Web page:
Release or revision of the frenulum can occur at various ages and for various reasons. Frenulum's are typically located between the front upper and/or lower jaw (Labial Frenulum), under the tongue (Lingual Frenulum) and in some cases on the sides of the jaws and connecting out to the cheeks (Buccal Frenulum).
Everyone has these frenulum's and they are all part of our anatomy and make-up. Where the frenulum attaches and how it effects the oral structure it is connected to determines if a frenectomies procedure is needed or not.
Infant and Newborn Tongue and Lip Ties
Patients that have been referred for an evaluation for a suspected nursing issue that is impacting the child and parent breastfeeding relationship will be evaluated for a potential lingual and or labial frenulum issue. Lingual and/or labial frenectomies are deemed necessary after a thorough examination of the newborn or infant and an in depth history of both the mother and child’s symptoms. It is highly recommended that all patients that seek an evaluation have seen a lactation consultant or specialist to help rule out other potential problems.
A large body of very useful knowledge can be found on Dr. Bobby Ghaheri’s Website at http://drghaheri.squarespace.com/ . Please refer to the download section for various articles that will elaborate on specific topics.
PDA no longer sees patients under 2 years of age for evaluation and treatment of Tongue & Lip Ties.
Please click here if you are interested in scheduling an evaluation for your infant with Dr. Bahn.
Read about Why a Tongue or Lip Tie Matters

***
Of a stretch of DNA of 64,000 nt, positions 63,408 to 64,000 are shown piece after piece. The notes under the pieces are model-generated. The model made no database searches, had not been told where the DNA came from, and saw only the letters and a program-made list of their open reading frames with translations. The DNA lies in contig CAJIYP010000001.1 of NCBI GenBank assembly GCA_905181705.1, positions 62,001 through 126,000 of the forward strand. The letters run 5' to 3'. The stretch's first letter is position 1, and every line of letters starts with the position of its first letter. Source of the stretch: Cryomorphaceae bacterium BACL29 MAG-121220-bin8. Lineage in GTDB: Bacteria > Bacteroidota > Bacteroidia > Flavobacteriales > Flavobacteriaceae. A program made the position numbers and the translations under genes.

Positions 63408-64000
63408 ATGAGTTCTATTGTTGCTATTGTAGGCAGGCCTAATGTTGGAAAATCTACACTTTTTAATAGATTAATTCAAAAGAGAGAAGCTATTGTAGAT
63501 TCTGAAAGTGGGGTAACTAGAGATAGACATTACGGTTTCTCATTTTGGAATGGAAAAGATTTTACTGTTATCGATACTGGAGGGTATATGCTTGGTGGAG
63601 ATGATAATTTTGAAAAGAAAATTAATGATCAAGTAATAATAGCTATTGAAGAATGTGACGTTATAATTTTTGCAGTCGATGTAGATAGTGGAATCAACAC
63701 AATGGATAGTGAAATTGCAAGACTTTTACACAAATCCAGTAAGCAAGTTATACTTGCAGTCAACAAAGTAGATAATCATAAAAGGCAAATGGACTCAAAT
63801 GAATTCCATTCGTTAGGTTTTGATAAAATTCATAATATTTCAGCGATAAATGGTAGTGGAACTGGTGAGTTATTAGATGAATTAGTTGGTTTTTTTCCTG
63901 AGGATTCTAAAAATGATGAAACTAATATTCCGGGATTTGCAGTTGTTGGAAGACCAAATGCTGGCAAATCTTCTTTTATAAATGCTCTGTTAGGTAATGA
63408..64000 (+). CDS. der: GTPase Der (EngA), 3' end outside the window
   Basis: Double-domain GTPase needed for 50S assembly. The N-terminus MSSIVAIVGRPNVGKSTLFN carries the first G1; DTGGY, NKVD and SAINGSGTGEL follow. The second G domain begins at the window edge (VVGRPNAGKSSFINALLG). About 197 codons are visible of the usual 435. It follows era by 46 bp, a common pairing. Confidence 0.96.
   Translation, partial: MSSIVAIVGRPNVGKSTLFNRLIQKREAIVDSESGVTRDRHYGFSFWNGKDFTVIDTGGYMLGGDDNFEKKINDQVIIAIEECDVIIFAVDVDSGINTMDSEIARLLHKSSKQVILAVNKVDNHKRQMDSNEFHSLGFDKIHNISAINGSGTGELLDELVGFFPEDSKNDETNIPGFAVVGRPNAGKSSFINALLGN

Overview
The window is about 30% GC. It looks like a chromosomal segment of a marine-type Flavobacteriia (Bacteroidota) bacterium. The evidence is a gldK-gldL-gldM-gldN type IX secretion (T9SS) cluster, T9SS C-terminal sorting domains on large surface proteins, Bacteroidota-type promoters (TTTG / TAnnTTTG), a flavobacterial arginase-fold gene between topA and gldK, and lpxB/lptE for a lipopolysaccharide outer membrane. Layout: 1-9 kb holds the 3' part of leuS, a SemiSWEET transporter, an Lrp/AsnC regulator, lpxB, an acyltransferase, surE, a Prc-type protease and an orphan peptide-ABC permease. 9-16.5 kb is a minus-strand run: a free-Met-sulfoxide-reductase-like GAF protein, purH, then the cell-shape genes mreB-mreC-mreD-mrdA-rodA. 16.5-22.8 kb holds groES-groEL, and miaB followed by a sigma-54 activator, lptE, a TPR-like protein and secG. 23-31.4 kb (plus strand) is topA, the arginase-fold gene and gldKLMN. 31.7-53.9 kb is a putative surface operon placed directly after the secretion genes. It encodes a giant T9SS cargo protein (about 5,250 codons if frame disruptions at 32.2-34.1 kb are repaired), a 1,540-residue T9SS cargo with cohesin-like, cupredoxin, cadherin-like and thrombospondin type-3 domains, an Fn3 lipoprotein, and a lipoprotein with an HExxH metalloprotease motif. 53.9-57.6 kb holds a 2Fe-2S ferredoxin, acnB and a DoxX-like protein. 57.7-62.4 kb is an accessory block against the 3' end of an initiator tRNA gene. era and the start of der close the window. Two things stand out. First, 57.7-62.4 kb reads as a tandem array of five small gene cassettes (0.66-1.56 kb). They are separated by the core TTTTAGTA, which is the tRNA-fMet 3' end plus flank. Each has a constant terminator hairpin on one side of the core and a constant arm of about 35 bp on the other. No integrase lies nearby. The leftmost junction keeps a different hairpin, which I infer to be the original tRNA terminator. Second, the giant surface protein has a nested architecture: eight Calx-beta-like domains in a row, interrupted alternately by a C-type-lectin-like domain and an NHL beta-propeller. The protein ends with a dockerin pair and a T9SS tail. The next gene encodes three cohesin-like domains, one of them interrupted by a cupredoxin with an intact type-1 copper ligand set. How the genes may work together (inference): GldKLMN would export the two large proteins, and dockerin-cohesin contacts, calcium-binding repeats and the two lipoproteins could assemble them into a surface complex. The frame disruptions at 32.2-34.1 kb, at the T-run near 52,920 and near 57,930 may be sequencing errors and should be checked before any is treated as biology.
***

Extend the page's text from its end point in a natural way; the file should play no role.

Healthy smiles and positive dental experiences are a responsibility shared with parents and pediatricians. Prevention and education are key. Parents should know how to take care of their children’s teeth and how to manage hygiene at home. As pediatric dentists, we’re passionate about sharing what we know with doctors, pediatricians, and parents. Here are a few things to think about.
- Primary teeth begin to develop four weeks in utero and secondary teeth begin to form from birth to age eight. Together, this makes nutrition an important consideration from the time a woman knows she wants to conceive until the time of delivery and after she is breastfeeding.
- “Brushing” should begin almost immediately. Start with a warm washcloth (water only) on the gums, then move to brushes as teeth begin to erupt.
- Bottle caries or bottle rot is a common problem caused by improper breastfeeding and bottle use, in particular, putting a child to bed with a bottle.
- A child’s first dental visit should be no more than 6 months after the first tooth comes in or age one at the latest. First visits often include a review of the patient’s medical history, an examination with possible X-rays, prophylaxis and fluoride if age-appropriate, and oral hygiene instructions.
- Fluoride has pros and cons. As pediatric dentists, we recognize the benefits of topical applications and that it should not be swallowed. At the same time, we ultimately feel that fluoride is a parent’s decision. If parents elect to use fluoridated toothpaste, it should not be until a child is old enough to spit, and only a smear should be used.
- Parents play a critical role in their child’s dental health, not simply through hygiene and nutrition, but through their own dental health. A child’s initial exposure to bacteria often comes from parents and caregivers. If their mouth is unhealthy, their child’s mouth is more likely to be unhealthy.
- Prevention at any age is key. Abscesses and infections in their baby teeth and oral cavity can cause damage to permanent teeth. In severe cases, these infections can be life-threatening.
- Proper care at home means less invasive and more positive experiences at the dentist’s office.